The lawsuit was filed against Cordis Corporation, a subsidiary of Johnson & Johnson, and Confluent Medical Technologies Inc.
The plaintiffs are seeking compensation for injuries and wrongful deaths caused by the TrapEase® Permanent Vena Cava Filter and OptEase® Retrievable Inferior Vena Cava Filter (“IVC Filter”).
Plaintiff Theodore K., a resident of Rhode Island, was implanted with an OptEase IVC filter on June 12, 2007. The filter perforated his iliac vein, migrated, and embolized to his right femoral vein. He underwent two failed retrieval attempts.
His wife, Sandra K., has also joined the lawsuit for loss of consortium and other losses due to the injuries suffered by her husband.
Plaintiff Elizabeth M. R., a woman from New Jersey, was implanted with a TrapEase IVC Filter on February 27, 2006. The filter perforated her vena cava ,causing life-threatening injuries that required extensive medical care.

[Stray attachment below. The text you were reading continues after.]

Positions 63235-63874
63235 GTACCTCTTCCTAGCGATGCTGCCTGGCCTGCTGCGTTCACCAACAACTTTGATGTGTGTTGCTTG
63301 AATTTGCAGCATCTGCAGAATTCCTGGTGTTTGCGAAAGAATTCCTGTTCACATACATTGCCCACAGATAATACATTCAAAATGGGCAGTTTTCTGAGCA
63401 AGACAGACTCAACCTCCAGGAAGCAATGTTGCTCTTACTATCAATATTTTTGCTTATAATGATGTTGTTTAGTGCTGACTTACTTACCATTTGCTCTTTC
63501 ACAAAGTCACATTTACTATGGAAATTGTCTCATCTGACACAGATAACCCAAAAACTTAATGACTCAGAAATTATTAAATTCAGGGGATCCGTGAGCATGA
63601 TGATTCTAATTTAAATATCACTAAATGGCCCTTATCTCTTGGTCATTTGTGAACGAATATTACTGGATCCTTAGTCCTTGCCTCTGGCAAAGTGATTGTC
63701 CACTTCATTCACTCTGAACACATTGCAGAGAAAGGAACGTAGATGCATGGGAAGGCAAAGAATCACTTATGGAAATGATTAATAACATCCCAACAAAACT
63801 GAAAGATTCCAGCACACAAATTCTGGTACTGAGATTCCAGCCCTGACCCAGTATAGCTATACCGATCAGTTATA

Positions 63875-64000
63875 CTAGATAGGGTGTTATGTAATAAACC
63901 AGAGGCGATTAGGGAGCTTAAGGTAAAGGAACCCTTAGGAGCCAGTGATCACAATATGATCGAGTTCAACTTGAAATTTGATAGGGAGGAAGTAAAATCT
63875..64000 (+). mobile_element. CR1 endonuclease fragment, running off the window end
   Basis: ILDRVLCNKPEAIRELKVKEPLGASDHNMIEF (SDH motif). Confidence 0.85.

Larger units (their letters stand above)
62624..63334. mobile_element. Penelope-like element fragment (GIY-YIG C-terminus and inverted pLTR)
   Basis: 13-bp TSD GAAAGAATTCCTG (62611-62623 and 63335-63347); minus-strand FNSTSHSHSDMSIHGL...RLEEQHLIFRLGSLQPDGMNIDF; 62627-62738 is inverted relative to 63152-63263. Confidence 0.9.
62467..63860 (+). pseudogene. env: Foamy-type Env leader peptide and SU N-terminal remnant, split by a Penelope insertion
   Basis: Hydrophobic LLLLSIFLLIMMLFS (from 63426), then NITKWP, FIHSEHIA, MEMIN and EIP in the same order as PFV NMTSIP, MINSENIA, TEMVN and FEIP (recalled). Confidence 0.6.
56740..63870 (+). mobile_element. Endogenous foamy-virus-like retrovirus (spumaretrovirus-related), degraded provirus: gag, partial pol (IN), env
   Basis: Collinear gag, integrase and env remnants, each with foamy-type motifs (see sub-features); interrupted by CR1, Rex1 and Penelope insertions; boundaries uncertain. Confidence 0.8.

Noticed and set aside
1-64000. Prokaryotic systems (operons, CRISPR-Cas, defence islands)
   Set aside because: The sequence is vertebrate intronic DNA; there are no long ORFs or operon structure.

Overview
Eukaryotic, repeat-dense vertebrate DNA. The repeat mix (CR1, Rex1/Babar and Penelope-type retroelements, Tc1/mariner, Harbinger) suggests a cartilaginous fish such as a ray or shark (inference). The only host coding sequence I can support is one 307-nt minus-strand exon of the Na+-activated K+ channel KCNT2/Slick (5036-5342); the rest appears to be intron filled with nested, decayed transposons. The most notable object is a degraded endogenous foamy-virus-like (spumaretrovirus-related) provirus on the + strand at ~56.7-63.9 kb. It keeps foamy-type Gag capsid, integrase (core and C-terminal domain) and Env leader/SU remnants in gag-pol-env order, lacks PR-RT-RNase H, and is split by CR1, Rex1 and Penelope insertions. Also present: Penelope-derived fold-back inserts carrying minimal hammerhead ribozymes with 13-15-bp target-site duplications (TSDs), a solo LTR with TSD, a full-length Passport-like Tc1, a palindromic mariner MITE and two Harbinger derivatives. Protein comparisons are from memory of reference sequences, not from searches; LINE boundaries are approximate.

Plaintiff Pierre M., a man from Maryland, was implanted with a TrapEase IVC Filter on June 3, 2013. The filter perforated his vena cava. His wife, Renne M., joined the lawsuit for loss of consortium.
Plaintiff Leanne C., a woman from Michigan, was implanted with the OptEase IVC Filter on June 27, 2005. The filter migrated and failed to prevent blood clots.
Plaintiff Jessica R. H., a woman from Michigan, was implanted with the TrapEase IVC Filter on October 28, 2011. The IVC Filter malfunctioned and caused a chronic occlusion of the filter itself.
The lawsuit was filed on April 2, 2018 in the Superior Court of the State of California for the County of Alameda — Case No. RG18899306.
There are now over 7,000 other IVC filter lawsuits against B. Braun, Rex Medical, Cook Medical, C.R. Bard, and other manufacturers. Most of these lawsuits have been centralized in Arizona and Illinois.
The plaintiff is represented by attorney Ben C. Martin of The Law Offices of Ben C. Martin in Dallas, Texas.